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Couple on curving county road pays for traffic software after losing 6 mailboxes to speeding vehicles
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Rick Schumann points out a sign that displays a vehicle's speed as it approaches a curve along Williams Road in front of his home in Flowery Branch on Monday. The Schumanns have lost six mailboxes to motorists who speed into the curve along Williams Road in front of their home. After the Hall County Sheriff's Office installed a sign showing drivers their speed as they approached the curve, the Schumanns paid for software that collects and analyzes traffic data. - photo by David Barnes

Rick and Mary Schumann have lost six mailboxes — five of them brick — living on a curve of Williams Road in Flowery Branch.

“They’re coming so fast around the curve they can’t stay in their own lane. They go in the oncoming lane and then over into our yard at a high rate of speed,” Rick Schumann said.

Williams Road is a 30-mph zone, and the limit is 20 mph around the curve.

The Hall County Sheriff’s Office placed a radar speed sign out in the area, where people started to slow down. 

The digital sign attaches to an existing speed limit sign and is small enough to fit in the spare tire compartment of a deputy’s car.

The system, however, didn’t capture data on speeding drivers without additional software. So the couple donated funds to purchase the software.

“This is something that we could help the county with, the sheriff’s department with, because we can’t complain if we’re not stepping up and doing something ourselves,” Rick Schumann said.

The product was less than $300, but the Schumanns said the data is worth thousands.

“We were willing to pay five times that, because at that point we knew this was the right thing to do,” Rick Schumann said when making the donation.

The sheriff’s office is set to receive six more radar speed signs in the coming days, though these do not have the data-tracking software.

Traffic unit Sgt. Todd Casper said Radarsign donated the first sign earlier this year. The antiquated speed trailer sitting in the sheriff’s office parking lot will work for a day before losing power, while the new sign’s battery can last four months.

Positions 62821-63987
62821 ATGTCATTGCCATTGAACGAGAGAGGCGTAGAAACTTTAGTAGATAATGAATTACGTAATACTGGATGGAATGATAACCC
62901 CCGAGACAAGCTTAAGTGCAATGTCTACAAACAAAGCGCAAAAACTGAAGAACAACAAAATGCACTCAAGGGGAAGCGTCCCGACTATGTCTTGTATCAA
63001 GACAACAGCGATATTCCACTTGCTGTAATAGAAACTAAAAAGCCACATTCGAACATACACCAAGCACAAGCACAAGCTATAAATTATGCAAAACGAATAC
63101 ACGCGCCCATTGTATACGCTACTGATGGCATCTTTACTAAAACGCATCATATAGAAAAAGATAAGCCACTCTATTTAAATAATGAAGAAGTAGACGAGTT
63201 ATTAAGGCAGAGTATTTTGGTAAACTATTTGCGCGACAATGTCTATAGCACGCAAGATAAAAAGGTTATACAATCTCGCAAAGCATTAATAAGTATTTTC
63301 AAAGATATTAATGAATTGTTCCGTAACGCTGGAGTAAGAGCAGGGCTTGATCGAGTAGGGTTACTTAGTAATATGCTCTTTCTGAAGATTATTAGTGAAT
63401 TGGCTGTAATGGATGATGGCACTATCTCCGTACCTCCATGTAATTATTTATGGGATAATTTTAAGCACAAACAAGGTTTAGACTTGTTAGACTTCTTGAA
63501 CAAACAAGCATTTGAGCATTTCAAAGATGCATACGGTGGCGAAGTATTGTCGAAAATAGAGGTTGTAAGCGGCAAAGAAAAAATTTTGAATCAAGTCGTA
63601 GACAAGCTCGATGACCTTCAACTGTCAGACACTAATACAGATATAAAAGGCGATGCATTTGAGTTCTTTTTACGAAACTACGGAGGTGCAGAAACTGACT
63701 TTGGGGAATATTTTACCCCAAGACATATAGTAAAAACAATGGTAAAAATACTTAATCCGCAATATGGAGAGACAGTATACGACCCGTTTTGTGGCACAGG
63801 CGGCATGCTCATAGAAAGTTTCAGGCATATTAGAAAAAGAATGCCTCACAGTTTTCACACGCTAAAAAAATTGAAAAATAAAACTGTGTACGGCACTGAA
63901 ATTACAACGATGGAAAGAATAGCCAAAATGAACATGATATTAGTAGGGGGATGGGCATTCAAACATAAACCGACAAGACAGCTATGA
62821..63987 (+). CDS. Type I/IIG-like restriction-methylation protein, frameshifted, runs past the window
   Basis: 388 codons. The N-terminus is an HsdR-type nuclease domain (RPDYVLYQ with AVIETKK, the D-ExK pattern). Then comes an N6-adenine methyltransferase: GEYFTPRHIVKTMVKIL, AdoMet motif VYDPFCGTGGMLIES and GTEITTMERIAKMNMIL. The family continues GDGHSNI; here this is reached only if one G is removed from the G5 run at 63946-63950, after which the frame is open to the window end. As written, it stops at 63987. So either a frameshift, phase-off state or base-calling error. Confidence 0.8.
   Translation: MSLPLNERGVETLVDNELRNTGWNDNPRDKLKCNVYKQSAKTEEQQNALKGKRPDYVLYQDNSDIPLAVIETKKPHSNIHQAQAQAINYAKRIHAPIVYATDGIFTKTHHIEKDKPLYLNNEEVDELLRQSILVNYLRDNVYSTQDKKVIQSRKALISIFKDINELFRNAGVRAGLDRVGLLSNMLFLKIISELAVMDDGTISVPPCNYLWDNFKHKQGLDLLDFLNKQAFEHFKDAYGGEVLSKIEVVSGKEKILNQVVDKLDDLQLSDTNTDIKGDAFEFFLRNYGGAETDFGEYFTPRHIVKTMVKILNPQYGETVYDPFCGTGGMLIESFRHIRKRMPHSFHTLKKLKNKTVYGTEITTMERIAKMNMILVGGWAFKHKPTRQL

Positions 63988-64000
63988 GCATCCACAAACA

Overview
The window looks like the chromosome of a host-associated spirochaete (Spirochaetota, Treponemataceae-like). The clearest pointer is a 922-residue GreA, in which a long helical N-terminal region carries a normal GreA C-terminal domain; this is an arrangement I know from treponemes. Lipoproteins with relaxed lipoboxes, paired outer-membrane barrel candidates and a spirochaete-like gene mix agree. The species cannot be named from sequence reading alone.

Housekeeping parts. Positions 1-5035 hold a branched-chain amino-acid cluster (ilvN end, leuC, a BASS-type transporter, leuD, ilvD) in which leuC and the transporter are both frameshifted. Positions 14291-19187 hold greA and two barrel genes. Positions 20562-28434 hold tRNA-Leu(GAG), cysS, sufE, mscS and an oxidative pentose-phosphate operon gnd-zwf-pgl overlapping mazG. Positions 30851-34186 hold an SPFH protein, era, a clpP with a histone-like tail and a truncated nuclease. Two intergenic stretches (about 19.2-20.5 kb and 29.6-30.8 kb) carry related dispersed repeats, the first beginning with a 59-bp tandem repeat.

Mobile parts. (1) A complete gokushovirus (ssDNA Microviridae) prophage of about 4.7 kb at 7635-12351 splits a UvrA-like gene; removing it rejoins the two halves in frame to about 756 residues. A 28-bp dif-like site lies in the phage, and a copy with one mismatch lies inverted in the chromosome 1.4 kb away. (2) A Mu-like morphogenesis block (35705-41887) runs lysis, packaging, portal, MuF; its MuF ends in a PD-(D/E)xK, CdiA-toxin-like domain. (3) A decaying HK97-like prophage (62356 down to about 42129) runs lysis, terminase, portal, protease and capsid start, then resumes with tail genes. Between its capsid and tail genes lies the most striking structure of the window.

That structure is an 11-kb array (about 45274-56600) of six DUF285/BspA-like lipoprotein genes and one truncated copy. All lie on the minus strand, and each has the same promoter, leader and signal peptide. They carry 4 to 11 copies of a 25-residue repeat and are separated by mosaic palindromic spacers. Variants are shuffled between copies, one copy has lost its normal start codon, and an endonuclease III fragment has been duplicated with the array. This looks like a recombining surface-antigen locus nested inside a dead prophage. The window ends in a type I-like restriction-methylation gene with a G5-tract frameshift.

“We have a lot of people who really appreciate it, especially in the subdivisions and residential areas,” Casper said.

Casper can set the sign to alert the driver about speeding and flash if a driver reaches a certain amount above the limit.

On Friendship Farm Drive, the data collected by the donated software showed drivers going an average of 24.7 miles per hour in a 25-mph zone, showing Casper that people are obeying the law.

The sign has been placed on Williams Road, Poplar Springs Road and Montgomery Drive. Data was not immediately available for these areas.

“I try to put it up in every area where we’ve had a problem or complaints,” Casper said.

The Schumanns said they have appreciated having the sign in the community, though it cannot stop every person from speeding down their stretch of road.

“We love the fact that there’s been a marked slowdown in the traffic when the sign is up, but this curve is so dangerous, and the speeding drivers just cannot maintain control as they come around that corner,” Rick Schumann said.

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Rick Schumann stands Monday next to a sign indicating a curve in the road ahead that was run over Sunday night in Flowery Branch. The Schumanns have lost six mailboxes to motorists who speed into the curve along Williams Road in front of their home. After the Hall County Sheriff's Office installed a sign showing drivers their speed as they approached the curve, the Schumanns paid for software that collects and analyzes traffic data. - photo by David Barnes
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